month's cover article, Open for Business,
notes that entrepreneurship programs have
proved a continuing draw despite the dot-com
meltdown. Although fewer students are involved
in the programs, these students' motivation
appears focused on how to conceptualize a
product, develop it, and sell it. The students
participating in these programs seem truly
interested in principles of entrepreneurshipbuilding
a great company and pursing new opportunitiesand
continue to embrace entrepreneurship education.
a Little R&R, four great engineering deansnow ex-deansErnie
Smerdon (University of Arizona, 10 years), Lyle Feisel (SUNY Binghamton,
17 years), J. Ray Bowen (University of Washington, 15 years), and Earl
Dowell (Duke University, 16 years) tell what it's like to give
up the dean's job. Each has a good story and a different scenario,
but all are thoughtful, upbeat, and inspiring. Return to teaching, yes,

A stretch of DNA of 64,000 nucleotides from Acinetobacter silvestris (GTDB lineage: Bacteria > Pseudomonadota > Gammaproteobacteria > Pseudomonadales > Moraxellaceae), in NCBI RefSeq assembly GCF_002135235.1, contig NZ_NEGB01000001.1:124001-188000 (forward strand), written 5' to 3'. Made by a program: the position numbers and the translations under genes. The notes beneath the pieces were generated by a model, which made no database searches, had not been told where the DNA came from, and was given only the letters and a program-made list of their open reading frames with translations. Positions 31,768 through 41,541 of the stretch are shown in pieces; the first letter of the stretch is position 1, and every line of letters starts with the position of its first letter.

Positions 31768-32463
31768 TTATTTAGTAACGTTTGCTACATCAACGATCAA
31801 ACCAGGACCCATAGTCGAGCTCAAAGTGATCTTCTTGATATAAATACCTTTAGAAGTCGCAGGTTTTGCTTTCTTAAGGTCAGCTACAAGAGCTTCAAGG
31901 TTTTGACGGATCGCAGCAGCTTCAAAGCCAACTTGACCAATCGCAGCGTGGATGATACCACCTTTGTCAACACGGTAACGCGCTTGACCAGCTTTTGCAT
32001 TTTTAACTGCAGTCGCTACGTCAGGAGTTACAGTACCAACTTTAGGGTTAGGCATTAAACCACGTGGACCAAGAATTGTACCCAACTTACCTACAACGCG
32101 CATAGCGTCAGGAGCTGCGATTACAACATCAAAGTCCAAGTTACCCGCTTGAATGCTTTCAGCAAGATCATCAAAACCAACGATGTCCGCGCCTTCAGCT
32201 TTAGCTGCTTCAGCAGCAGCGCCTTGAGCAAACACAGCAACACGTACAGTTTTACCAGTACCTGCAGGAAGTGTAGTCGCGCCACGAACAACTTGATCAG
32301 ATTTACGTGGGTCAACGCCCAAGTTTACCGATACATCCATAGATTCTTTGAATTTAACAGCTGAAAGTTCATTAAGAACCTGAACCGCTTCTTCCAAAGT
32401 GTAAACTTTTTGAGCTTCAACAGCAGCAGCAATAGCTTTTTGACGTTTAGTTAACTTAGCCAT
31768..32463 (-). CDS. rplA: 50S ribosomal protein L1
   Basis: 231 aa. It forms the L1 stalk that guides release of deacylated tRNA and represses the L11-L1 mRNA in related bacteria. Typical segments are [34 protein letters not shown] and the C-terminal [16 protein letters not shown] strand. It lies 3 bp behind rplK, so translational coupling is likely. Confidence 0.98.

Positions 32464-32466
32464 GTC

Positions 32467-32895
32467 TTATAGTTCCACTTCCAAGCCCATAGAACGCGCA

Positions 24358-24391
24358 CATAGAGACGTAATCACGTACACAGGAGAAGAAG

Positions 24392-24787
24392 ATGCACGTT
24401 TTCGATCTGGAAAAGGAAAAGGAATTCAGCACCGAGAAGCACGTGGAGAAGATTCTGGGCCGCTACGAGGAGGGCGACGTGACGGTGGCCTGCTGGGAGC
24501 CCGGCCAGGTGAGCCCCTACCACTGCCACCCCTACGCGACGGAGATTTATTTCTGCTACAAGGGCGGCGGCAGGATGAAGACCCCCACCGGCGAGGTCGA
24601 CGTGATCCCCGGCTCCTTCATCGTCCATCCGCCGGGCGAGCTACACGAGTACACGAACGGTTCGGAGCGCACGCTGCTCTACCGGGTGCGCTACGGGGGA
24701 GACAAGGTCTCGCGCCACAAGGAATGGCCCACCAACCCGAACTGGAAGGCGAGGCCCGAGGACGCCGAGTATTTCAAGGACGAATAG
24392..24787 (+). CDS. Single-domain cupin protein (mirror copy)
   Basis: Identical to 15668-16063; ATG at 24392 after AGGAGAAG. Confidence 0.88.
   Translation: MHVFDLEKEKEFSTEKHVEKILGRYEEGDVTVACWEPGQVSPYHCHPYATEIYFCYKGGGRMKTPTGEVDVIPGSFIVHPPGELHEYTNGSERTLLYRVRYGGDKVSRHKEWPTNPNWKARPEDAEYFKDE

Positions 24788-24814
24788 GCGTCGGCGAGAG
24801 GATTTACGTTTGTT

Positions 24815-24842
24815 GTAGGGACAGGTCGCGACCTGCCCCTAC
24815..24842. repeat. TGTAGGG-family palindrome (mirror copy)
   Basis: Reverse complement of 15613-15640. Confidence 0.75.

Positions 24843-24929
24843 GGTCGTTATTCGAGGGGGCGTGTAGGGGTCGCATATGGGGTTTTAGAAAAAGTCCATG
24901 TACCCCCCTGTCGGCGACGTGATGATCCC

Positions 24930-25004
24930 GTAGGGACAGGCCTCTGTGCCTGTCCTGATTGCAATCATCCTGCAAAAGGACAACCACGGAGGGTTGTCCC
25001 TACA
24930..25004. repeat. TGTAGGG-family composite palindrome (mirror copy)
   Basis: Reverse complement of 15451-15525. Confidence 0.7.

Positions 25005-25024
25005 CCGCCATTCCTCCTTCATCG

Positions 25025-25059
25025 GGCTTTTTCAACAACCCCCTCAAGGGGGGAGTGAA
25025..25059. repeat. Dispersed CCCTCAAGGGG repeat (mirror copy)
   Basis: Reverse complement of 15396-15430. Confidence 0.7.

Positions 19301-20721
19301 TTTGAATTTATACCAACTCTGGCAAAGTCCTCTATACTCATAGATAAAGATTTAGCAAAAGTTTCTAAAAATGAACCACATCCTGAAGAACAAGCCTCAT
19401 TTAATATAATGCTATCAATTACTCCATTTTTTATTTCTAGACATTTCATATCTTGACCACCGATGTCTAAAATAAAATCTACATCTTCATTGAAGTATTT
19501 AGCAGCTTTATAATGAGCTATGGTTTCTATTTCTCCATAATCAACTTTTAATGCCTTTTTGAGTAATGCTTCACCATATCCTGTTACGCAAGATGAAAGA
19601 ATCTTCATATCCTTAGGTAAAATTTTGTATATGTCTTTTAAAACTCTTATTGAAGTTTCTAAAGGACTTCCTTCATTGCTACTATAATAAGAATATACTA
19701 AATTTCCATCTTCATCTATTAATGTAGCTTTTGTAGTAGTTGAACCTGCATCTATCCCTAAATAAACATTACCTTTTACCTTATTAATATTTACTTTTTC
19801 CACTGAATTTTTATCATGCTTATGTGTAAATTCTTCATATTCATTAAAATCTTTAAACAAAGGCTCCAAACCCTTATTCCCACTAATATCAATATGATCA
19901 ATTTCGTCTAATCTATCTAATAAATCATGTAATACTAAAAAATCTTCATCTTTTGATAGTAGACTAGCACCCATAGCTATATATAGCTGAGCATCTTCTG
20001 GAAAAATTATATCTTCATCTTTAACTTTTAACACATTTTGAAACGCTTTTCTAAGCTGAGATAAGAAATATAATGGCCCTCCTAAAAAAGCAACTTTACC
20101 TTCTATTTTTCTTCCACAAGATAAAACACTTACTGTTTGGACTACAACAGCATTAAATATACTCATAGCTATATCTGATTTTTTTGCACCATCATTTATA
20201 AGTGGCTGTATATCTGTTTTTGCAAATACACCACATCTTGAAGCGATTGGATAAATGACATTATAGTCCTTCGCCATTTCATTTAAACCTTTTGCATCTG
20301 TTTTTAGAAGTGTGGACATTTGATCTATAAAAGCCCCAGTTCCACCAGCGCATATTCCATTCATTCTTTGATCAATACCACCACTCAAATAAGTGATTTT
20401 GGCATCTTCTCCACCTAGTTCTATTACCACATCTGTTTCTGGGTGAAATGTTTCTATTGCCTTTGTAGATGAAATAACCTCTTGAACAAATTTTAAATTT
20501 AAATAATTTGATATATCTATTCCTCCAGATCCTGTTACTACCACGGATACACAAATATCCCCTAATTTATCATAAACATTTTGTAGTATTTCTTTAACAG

but also writing and studying, travel, tennis, and snorkeling. If retirement
is in your future, you may find some interesting ideas here.
now the University of California Merced is just a field of dreams
sandwiched between a golf course and a recreational lake and marked
modest wooden sign. But UC officials, including David Ashley, former
dean of the College of Engineering at Ohio State University, have major
plans for UC Merced, which is to be the 10th campus of UC's string
of prestigious universities that stretch from Berkeley in the north
to San Diego in the south. The challenge is not just to create a new
university but to reverse the poor economic health of the state's
Central Valley, which boasts a large Hispanic population. Formidable
challenges include a population growing 30 percent faster than rest
of California with historically the highest high school dropout rate,
lowest college graduation rate, and lowest median income in the state.
Plans are to build a school that places special emphasis on science
and engineering in order to draw industries to the area by providing
a much larger skilled labor pool. Can UC Merced develop the local economy
by creating applied research professions that will attract new industries?
Read The Man Behind Merced, and decide what you think the
Prism are constantly updating the publication to better meet our
readers' needs. Be sure to take a look at our newly revised On
Campus section, which covers more schools than ever before.
As always, I welcome your comments and thoughts.